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Revamping India's Criminal Laws: Special & Local Challenges.



  Oct 23, 2023

Reforming India's Criminal Laws: Challenge of Special and Local Laws



Introduction:

Special and Local Laws (SLLs) refer to a category of laws in India that are distinct from the general laws applicable throughout the country. These laws are specialized and are often enacted to address specific issues or circumstances in particular regions or states.

The recent presentation of bills aiming to reform criminal laws in India has garnered significant attention. These bills primarily target amendments to the Indian Penal Code (IPC),
Code of Criminal Procedure (CrPC), and Indian Evidence Act (IEA). While these amendments are essential, it's crucial to recognize that a substantial part of India's criminal law lies within Special and Local Laws (SLLs), which have not received the same level of attention in the reform process.

The Significance of Special and Local Laws (SLLs):

Quantitative and Qualitative Relevance: SLLs hold immense importance in India's criminal justice system, both in terms of quantity and quality. In 2021, approximately 39.9% of all cognizable offenses were registered under SLLs. These laws have triggered fundamental debates on the limits of the state's power to criminalize, especially concerning individual rights and liberties.

Substantive Issues: SLLs encompass a wide range of substantive issues. Some, like the Unlawful Activities (Prevention) Act, 1967 (UAPA) and the Maharashtra Control of Organised Crime Act, 1999 (MCOCA), suffer from deficient and vague definitions of offenses such as 'terrorist act' and 'organized crime.'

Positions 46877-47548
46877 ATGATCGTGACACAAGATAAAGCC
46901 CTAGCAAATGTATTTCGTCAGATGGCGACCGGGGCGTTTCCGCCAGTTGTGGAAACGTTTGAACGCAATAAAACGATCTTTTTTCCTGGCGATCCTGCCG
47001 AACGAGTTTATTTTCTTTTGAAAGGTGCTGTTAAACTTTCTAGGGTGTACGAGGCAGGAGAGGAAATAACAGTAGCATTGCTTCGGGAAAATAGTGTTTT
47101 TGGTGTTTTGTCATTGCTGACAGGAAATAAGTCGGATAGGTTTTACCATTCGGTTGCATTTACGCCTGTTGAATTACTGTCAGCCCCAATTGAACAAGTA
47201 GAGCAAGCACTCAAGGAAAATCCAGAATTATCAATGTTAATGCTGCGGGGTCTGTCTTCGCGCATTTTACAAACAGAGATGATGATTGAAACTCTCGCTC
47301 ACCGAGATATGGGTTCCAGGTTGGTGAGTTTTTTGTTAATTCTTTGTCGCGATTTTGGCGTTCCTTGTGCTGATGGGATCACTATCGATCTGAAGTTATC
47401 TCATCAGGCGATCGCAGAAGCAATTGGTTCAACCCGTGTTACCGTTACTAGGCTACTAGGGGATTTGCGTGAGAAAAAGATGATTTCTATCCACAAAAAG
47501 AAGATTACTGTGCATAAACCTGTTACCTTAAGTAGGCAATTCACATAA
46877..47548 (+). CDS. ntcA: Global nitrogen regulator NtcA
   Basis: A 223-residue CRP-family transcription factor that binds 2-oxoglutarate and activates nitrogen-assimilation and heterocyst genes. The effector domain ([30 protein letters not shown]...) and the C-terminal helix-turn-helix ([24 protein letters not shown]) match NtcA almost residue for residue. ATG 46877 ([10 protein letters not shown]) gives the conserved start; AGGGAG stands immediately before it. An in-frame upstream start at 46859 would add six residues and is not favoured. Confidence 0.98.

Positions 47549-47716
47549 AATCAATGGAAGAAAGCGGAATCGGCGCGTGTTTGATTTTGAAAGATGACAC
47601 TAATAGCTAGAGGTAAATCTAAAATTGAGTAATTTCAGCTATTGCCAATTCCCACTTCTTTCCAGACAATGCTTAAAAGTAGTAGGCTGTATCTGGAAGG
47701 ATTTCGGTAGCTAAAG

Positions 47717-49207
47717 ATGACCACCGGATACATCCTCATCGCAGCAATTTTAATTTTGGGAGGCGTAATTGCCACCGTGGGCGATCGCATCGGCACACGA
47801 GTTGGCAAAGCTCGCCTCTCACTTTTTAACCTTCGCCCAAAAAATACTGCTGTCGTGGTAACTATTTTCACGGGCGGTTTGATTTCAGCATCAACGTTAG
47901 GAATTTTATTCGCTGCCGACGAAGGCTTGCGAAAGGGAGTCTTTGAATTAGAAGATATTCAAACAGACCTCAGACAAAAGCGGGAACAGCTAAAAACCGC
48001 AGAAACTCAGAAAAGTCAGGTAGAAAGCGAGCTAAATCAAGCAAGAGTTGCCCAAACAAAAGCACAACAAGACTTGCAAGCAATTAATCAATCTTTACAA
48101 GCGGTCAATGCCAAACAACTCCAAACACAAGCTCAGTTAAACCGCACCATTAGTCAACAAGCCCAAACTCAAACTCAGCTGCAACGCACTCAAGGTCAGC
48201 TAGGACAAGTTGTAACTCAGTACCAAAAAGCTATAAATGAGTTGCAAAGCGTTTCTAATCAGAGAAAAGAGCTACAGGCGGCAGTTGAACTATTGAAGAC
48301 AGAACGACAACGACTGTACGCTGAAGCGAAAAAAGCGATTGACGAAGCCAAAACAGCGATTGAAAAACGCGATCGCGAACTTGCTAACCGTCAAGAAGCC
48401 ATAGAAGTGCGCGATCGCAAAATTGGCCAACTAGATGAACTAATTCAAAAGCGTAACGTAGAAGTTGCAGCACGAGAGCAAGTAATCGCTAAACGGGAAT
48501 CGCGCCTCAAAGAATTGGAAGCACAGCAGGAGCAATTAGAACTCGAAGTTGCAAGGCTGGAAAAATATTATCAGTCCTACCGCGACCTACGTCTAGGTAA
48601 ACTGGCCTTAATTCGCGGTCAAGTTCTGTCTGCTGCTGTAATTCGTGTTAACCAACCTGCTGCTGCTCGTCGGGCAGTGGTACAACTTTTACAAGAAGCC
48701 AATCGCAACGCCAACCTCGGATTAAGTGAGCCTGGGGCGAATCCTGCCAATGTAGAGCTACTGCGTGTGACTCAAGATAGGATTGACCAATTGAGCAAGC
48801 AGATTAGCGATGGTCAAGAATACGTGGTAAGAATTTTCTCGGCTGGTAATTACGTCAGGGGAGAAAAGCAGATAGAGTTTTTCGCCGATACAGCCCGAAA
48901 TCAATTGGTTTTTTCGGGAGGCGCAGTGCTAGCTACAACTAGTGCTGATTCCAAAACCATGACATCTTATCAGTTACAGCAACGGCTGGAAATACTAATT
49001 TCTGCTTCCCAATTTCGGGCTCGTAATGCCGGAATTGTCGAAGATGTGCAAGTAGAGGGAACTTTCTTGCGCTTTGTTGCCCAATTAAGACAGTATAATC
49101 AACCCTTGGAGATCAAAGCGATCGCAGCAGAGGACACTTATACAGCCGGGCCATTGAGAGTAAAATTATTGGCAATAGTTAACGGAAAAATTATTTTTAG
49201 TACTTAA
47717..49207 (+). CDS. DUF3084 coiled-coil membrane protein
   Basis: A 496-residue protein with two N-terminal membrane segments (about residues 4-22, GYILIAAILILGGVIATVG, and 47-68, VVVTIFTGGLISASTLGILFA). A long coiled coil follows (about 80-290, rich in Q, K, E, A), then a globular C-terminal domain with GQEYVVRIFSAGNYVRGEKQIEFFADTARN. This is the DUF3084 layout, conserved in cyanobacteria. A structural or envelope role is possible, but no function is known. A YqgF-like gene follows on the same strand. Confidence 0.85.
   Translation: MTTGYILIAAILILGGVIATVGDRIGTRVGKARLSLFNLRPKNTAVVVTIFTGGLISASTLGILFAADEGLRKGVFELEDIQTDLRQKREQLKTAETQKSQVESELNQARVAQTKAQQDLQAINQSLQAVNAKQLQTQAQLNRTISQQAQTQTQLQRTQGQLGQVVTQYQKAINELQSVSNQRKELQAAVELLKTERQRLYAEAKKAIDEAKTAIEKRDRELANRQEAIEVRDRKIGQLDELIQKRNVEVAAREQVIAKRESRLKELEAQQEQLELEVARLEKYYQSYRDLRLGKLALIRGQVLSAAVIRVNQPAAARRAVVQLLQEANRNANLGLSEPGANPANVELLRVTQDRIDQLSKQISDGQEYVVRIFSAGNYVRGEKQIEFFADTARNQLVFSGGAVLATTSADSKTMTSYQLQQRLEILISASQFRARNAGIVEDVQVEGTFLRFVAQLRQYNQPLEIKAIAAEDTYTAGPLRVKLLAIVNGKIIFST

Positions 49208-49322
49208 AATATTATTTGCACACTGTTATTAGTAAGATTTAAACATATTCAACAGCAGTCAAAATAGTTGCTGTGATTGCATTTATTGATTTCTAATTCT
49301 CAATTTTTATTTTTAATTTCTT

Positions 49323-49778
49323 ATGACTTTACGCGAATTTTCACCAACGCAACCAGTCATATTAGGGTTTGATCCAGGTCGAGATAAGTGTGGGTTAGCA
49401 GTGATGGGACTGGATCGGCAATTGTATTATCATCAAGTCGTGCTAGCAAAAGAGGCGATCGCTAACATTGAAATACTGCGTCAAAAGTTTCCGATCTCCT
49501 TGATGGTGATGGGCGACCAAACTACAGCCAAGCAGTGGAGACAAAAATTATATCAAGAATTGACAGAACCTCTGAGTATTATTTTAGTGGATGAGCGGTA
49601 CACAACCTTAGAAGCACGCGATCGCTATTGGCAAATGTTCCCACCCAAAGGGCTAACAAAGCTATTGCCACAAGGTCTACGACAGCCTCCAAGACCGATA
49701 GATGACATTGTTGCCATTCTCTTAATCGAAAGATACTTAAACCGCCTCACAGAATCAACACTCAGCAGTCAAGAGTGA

Concerns have arisen regarding the applicability of the Protection of Children from Sexual Offences Act, 2012, to consensual sexual activities between minors, which some argue should be addressed as civil or regulatory matters rather than criminal offenses.

Procedural Concerns: Procedurally, SLLs are diluting universally accepted due process values. Examples include increased search and seizure powers under Section 43A of the UAPA and the admissibility of confessions recorded by police officers under Section 18 of the MCOCA.
Stringent provisions in SLLs make the grant of bail nearly impossible in cases like Section 43(D)(5) of the UAPA, Section 37 of the Narcotic Drugs and Psychotropic Substances Act, 1985, and Section 45 of the Prevention of Money Laundering Act (PMLA) 2002.

The Evolution of Criminal Laws:

Bentham's Vision: The evolution of criminal laws in India has shifted significantly since the enactment of the IPC in 1860. The increasing use of SLLs represents a departure from Jeremy Bentham's idea of a "Pannomion" – a comprehensive collection of rules codified in one place.
The IPC was initially designed to encompass all criminal laws, subject to necessary amendments for new offenses, clarifications, and removal of inconsistencies.

The Need for Codification: While the IPC has faced criticism for retaining archaic morality and colonial roots in some of its provisions, it cannot be denied that the idea of codification was largely successful.
Challenges like the decriminalization of homosexuality (Section 377) and sedition (Section 124A) have highlighted the need for reform but do not negate the success of the codification concept.

The Call for Second-generation Reforms:

Inclusion of SLLs: As governments increasingly rely on SLLs for various reasons, it is crucial not to overshadow the original idea of codification embodied in the IPC and CrPC.
All SLLs that criminalize specific conduct should be incorporated as separate chapters within the broader penal code. Procedures related to reporting of offenses, arrest, investigation, prosecution, trial, evidence, and bail in SLLs should either be integrated as separate procedures within the CrPC or be established as exceptions to its general provisions.

Conclusion:

While the ongoing criminal law reform in India is essential, it's imperative to address the issues presented by Special and Local Laws comprehensively.
These laws hold quantitative and qualitative significance in the criminal justice system and cover a wide range of substantive and procedural concerns.
A second generation of reforms should prioritize the inclusion and integration of SLLs into the larger structure of penal laws, ensuring that the original idea of codification is not undermined.


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